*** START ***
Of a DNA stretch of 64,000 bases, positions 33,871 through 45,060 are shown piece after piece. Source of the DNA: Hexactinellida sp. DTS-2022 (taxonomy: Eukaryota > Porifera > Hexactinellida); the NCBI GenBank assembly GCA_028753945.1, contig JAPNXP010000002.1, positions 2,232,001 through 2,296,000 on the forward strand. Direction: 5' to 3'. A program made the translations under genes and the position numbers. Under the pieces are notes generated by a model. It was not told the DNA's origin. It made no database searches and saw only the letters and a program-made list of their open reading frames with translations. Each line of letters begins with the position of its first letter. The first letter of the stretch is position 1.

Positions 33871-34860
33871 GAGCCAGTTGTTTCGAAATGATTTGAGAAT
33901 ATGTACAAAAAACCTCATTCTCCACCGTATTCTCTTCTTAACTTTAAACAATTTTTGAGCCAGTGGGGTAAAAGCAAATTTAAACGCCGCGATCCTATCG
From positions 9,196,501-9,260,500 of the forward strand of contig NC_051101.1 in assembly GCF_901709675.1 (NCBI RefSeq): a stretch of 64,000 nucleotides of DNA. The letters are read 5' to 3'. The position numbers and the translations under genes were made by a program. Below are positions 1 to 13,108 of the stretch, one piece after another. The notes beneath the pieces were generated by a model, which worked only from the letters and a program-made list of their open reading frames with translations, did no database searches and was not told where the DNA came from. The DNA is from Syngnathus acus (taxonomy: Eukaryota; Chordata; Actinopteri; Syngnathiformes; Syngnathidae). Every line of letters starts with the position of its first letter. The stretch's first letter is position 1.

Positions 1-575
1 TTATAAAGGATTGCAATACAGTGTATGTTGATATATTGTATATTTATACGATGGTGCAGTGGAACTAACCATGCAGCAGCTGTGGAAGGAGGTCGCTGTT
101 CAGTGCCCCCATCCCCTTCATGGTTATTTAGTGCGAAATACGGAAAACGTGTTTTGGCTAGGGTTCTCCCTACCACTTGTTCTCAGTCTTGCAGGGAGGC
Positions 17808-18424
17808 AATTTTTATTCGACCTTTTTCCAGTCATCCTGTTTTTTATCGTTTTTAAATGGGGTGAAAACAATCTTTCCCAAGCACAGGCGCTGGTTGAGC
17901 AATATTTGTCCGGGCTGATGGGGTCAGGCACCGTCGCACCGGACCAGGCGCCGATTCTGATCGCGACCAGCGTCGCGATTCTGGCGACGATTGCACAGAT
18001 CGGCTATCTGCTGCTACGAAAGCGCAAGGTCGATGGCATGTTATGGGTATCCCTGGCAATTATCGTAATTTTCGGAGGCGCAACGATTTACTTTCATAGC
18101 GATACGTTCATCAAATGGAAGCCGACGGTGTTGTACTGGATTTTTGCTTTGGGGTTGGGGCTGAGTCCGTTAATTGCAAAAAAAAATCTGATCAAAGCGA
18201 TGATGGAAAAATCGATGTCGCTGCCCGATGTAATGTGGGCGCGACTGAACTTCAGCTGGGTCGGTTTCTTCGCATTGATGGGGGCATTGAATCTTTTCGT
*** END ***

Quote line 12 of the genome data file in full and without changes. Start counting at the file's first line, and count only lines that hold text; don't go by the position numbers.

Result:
18001 CGGCTATCTGCTGCTACGAAAGCGCAAGGTCGATGGCATGTTATGGGTATCCCTGGCAATTATCGTAATTTTCGGAGGCGCAACGATTTACTTTCATAGC